- Yang S, Doolittle RF, Bourne PE: Phylogeny determined by protein domain content. Proceedings of the National Academy of Sciences of the United States of America 2005, 102(2):373–378. 10.1073/pnas.0408810102PubMed CentralView ArticlePubMedGoogle Scholar
- Fukami-Kobayashi K, Minezaki Y, Tateno Y, Nishikawa K: A tree of life based on protein domain organizations. Molecular biology and evolution 2007, 24(5):1181–1189. 10.1093/molbev/msm034View ArticlePubMedGoogle Scholar
- Henz SR, Huson DH, Auch AF, Nieselt-Struwe K, Schuster SC: Whole-genome prokaryotic phylogeny. In Bioinformatics. Volume 21. Oxford, England; 2005:2329–2335. 10.1093/bioinformatics/bth324Google Scholar
- Pride DT, Meinersmann RJ, Wassenaar TM, Blaser MJ: Evolutionary implications of microbial genome tetranucleotide frequency biases. Genome research 2003, 13(2):145–158. 10.1101/gr.335003PubMed CentralView ArticlePubMedGoogle Scholar
- Ganapathiraju M, Balakrishnan N, Reddy R, Klein-Seetharaman J: Computational Biology and Language. Lecture Notes in Artificial Intelligence, LNCS/LNAI 2004, 3345: 25–47.Google Scholar
- Heer TD: Experiments with syntactic traces in information retrieval. Inform Storage Retrieval 10 1974, 133–144. 10.1016/0020-0271(74)90015-1Google Scholar
- Schmitt JC: Trigram-based method of language identification. vol. U.S. Patent 5,062,143 1991.Google Scholar
- Cavnar WB, Trenkle JM: n-Gram-based text categorization. In Proceedings of the 1994 Symposium on Document Analysis and Information Retrieval 1994. University of Nevada, Las Vegas; 1994.Google Scholar
- Kešelj V, Peng F, Cercone N, Thomas C: n-Gram-based author profiles for authorship attribution. In Proceedings of the Conference Pacific Association for Computational Linguistics PACLING'03: 2003. Dalhousie University, Halifax, NS, Canada; 2003.Google Scholar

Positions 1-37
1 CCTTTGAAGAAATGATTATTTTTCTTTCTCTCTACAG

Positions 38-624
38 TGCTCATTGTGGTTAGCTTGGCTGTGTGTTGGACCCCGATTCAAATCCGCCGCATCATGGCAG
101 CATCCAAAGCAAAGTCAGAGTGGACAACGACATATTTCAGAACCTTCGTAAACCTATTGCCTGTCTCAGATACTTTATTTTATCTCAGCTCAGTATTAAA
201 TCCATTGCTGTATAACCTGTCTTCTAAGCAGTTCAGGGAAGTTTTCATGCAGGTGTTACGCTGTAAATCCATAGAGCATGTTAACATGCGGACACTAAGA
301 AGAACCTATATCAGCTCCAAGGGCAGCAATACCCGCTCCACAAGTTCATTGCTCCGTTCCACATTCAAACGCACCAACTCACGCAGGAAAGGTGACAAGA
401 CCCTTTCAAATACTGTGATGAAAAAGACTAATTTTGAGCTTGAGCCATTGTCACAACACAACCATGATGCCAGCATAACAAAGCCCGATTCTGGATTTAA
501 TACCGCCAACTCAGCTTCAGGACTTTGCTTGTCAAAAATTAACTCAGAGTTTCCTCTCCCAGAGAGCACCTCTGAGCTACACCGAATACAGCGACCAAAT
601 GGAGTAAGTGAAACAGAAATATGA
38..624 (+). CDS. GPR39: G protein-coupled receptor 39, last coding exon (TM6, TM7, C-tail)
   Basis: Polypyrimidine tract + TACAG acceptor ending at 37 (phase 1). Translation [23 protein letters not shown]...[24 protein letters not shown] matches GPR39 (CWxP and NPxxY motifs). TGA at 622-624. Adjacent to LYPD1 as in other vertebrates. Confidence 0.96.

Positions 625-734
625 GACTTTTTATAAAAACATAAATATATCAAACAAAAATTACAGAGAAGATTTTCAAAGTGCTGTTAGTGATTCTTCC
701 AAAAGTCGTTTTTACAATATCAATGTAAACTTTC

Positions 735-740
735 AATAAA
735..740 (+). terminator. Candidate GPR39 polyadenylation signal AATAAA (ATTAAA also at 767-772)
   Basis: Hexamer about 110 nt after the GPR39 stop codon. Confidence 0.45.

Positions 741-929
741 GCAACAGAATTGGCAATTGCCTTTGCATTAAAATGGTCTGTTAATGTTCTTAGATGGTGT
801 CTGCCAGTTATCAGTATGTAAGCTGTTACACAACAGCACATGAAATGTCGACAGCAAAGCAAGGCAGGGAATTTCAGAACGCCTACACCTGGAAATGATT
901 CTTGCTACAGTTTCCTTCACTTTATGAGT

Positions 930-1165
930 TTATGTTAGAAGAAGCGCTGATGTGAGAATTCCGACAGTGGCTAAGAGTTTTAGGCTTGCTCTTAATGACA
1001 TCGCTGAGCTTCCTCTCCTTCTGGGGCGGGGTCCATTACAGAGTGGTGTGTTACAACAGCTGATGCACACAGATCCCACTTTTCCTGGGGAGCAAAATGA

- Ganapathiraju M, Weisser D, Klein-Seetharaman J, Rosenfeld R, Carbonell J, Reddy R: Comparative n-gram analysis of whole-genome sequences. In HLT'02: Human Language Technologies Conference: 2002. San Diego; 2002.Google Scholar
- Karlin S, Burge C: Dinucleotide relative abundance extremes: a genomic signature. Trends Genet 1995, 11(7):283–290. 10.1016/S0168-9525(00)89076-9View ArticlePubMedGoogle Scholar
- Campbell A, Mrazek J, Karlin S: Genome signature comparisons among prokaryote, plasmid, and mitochondrial DNA. Proceedings of the National Academy of Sciences of the United States of America 1999, 96(16):9184–9189. 10.1073/pnas.96.16.9184PubMed CentralView ArticlePubMedGoogle Scholar
- van Passel MW, Kuramae EE, Luyf AC, Bart A, Boekhout T: The reach of the genome signature in prokaryotes. BMC evolutionary biology 2006, 6: 84. 10.1186/1471-2148-6-84PubMed CentralView ArticlePubMedGoogle Scholar
- Pandit A, Sinha S: Using genomic signatures for HIV-1 sub-typing. BMC bioinformatics 11(Suppl 1):S26. 10.1186/1471-2105-11-S1-S26Google Scholar
- Solovyev VV, Makarova KS: A novel method of protein sequence classification based on oligopeptide frequency analysis and its application to search for functional sites and to domain localization. Comput Appl Biosci 1993, 9(1):17–24.PubMedGoogle Scholar
- Cheng BY, Carbonell JG, Klein-Seetharaman J: Protein classification based on text document classification techniques. Proteins 2005, 58(4):955–970. 10.1002/prot.20373View ArticlePubMedGoogle Scholar
- Daeyaert F, Moereels H, Lewi PJ: Classification and identification of proteins by means of common and specific amino acid n-tuples in unaligned sequences. Computer methods and programs in biomedicine 1998, 56(3):221–233. 10.1016/S0169-2607(98)00031-5View ArticlePubMedGoogle Scholar
- King BR, Guda C: ngLOC: an n-gram-based Bayesian method for estimating the subcellular proteomes of eukaryotes. Genome biology 2007, 8(5):R68. 10.1186/gb-2007-8-5-r68PubMed CentralView ArticlePubMedGoogle Scholar
- Maetschke SR, Kassahn KS, Dunn JA, Han SP, Curley EZ, Stacey KJ, Ragan MA: A visual framework for sequence analysis using n-grams and spectral rearrangement. In Bioinformatics. Volume 26. Oxford, England; 737–744. 10.1093/bioinformatics/btq042Google Scholar
- Stuart GW, Moffett K, Baker S: Integrated gene and species phylogenies from unaligned whole genome protein sequences. In Bioinformatics. Volume 18. Oxford, England; 2002:100–108. 10.1093/bioinformatics/18.1.100Google Scholar